Finding the right niche markets is key, says Kennemann. It's an approach taken by another German shipbuilder, 200 kilometers (124 miles) farther east near the Polish border, which is building smaller container ships known as feeders at the Peene shipyard in Wolgast. Instead of sailing long-distance routes around the world, the vessels, which can carry up to about 1,500 containers, distribute the steel containers from large to smaller ports.
Feeders are comparable to regional trains on rail routes. When a giant container ship like the Osaka Express docks in a major port like Hamburg, it is quickly surrounded by several feeders onto which the larger ship's cargo is distributed for shipment to smaller ports in the Baltic states, Russia or Scandinavia.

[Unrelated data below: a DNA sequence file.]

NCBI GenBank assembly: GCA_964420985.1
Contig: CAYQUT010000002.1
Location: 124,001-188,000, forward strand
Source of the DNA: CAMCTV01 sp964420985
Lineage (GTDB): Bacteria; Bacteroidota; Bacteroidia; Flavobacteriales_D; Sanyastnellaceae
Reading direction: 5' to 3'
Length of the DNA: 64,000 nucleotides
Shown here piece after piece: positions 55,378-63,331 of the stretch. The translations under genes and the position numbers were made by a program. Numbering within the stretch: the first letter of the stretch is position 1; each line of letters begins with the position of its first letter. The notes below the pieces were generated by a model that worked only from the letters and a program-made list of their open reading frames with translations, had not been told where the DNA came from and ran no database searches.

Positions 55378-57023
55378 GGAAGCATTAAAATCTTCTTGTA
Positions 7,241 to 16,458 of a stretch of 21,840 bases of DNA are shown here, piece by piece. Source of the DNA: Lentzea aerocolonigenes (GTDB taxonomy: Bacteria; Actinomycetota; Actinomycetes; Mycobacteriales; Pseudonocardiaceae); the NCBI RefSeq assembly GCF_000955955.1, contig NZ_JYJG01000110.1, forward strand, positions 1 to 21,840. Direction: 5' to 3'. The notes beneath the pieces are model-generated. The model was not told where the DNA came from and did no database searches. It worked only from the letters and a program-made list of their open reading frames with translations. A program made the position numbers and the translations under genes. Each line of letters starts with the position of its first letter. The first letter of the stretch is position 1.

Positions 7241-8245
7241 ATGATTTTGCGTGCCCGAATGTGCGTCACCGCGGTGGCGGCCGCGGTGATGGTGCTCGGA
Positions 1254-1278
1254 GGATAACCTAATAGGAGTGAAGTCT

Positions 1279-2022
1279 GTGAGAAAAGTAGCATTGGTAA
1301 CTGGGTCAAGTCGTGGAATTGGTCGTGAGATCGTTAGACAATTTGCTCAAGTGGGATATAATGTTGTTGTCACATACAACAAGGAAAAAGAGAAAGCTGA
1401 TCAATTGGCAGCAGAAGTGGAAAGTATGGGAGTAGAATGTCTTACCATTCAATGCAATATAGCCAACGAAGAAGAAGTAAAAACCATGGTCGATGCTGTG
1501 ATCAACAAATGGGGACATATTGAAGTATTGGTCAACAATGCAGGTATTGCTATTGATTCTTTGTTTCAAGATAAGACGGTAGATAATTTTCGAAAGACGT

The Peene shipyard currently has 21 orders on its books, a lot for a company that many would have expected to be out of business by now. Treuhand, the government agency that privatized the former East German state-owned enterprises after the Wall came down, wasn't even interested in privatizing the shipyard, which it deemed too remote and unpromising, after German reunification.
But that didn't deter Bremen entrepreneur Detlef Hegemann. Shortly after reunification, Hapag-Lloyd, a regular customer of Hegemann's at the time, ordered several tugboats from the Peene shipyard instead of from Hegemann's Roland shipyard, as it would normally have done. "It was a mystery to me," says Hegemann. "We already weren't making any profit on the tugboats, so how could they have done it more cheaply?" He drove to Wolgast, negotiated with Treuhand and ended up buying the ailing shipyard. Today the Peene shipyard has about 770 employees and more than 100 trainees. Hegemann is proud of the shipyard's turnaround. "Where else can you find something like this in the area?" Finding workers isn't a problem in a region with such high unemployment.